B1.3 EU Regulatory Framework


B1.3.1 The Treaty of Rome 

The Treaty of Rome was the founding treaty of the European Economic Community (EEC), which later became the European Union (EU). It is also known as the Treaty of the European Community (TEC).

All the subsequent European treaties have built upon or amended the Treaty of Rome and its provisions still form the majority of EU treaty law.

The Treaty of Rome established a common market (based on the 4 freedoms), common policies and a customs union (part of the first of the 3 pillars).

The 4 freedoms are:

  • Capital
  • Goods
  • People
  • Services


The 3 Pillars are:

  • European Communities
    • Customs Unions, Agriculture, Structure and Trade Policies.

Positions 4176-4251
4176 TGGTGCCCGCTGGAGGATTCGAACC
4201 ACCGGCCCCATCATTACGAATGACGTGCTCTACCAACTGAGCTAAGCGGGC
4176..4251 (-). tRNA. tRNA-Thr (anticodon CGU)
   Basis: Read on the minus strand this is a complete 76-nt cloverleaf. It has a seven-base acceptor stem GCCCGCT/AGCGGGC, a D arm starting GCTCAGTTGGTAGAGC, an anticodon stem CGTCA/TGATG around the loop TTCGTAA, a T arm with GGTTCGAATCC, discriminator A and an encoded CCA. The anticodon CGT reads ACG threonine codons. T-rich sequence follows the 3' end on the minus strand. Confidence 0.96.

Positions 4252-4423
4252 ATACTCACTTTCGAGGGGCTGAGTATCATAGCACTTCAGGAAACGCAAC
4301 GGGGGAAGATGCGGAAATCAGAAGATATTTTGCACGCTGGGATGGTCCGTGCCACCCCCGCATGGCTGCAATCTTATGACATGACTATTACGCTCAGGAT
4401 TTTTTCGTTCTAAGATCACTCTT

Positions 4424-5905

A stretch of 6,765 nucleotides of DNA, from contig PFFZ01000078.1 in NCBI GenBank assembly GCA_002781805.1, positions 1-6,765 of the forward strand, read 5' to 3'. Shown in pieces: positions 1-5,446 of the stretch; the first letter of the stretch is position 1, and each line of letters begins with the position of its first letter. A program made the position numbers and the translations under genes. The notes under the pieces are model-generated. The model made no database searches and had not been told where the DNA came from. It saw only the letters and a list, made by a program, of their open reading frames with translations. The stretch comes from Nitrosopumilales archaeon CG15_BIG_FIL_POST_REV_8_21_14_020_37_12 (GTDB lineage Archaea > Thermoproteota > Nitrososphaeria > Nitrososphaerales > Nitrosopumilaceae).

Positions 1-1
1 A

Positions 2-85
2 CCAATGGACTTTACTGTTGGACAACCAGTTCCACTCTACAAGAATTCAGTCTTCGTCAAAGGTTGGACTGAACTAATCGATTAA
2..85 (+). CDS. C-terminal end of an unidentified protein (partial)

• Foreign Policy and Security
    • Democracy, Human Rights, Peace, Cooperation, Foreign Aid.
  • Domestic Policy and Justice
    • Combating organized crime, drug & weapon trade, terrorism, racism, crimes against children and human trafficking.
    • Cooperation between Civil and Criminal judicial authorities and police.


 The Treaty was the result of eleven years of attempts to reconstruct the European continent after World War II. It was signed in 1957 by the Heads of Government of France, Belgium, Luxembourg, West Germany, the Netherlands and Italy.

The Treaty established four institutions – a Commission, a Council of Ministers (now known as the Council of the European Union), a European Parliament and a European Court of Justice. These were to be staffed by officials, ministers, judges and parliamentarians from Member States.